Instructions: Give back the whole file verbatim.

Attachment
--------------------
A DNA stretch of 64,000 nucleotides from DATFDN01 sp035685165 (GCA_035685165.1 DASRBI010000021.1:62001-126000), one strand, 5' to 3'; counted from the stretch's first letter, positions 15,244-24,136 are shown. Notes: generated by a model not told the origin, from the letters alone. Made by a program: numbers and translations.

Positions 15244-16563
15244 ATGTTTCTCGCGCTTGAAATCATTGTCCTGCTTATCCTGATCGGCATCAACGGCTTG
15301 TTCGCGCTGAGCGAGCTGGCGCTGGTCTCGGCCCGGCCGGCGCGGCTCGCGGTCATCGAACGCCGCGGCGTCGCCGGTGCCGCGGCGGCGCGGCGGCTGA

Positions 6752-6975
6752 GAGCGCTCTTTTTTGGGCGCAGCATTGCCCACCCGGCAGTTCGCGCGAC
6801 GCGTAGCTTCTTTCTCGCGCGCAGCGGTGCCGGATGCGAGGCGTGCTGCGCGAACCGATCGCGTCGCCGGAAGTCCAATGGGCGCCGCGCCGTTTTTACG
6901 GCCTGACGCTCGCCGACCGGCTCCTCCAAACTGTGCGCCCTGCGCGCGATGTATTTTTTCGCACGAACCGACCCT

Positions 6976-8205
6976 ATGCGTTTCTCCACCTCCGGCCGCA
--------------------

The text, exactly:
A DNA stretch of 64,000 nucleotides from DATFDN01 sp035685165 (GCA_035685165.1 DASRBI010000021.1:62001-126000), one strand, 5' to 3'; counted from the stretch's first letter, positions 15,244-24,136 are shown. Notes: generated by a model not told the origin, from the letters alone. Made by a program: numbers and translations.

Positions 15244-16563
15244 ATGTTTCTCGCGCTTGAAATCATTGTCCTGCTTATCCTGATCGGCATCAACGGCTTG
15301 TTCGCGCTGAGCGAGCTGGCGCTGGTCTCGGCCCGGCCGGCGCGGCTCGCGGTCATCGAACGCCGCGGCGTCGCCGGTGCCGCGGCGGCGCGGCGGCTGA

Positions 6752-6975
6752 GAGCGCTCTTTTTTGGGCGCAGCATTGCCCACCCGGCAGTTCGCGCGAC
6801 GCGTAGCTTCTTTCTCGCGCGCAGCGGTGCCGGATGCGAGGCGTGCTGCGCGAACCGATCGCGTCGCCGGAAGTCCAATGGGCGCCGCGCCGTTTTTACG
6901 GCCTGACGCTCGCCGACCGGCTCCTCCAAACTGTGCGCCCTGCGCGCGATGTATTTTTTCGCACGAACCGACCCT

Positions 6976-8205
6976 ATGCGTTTCTCCACCTCCGGCCGCA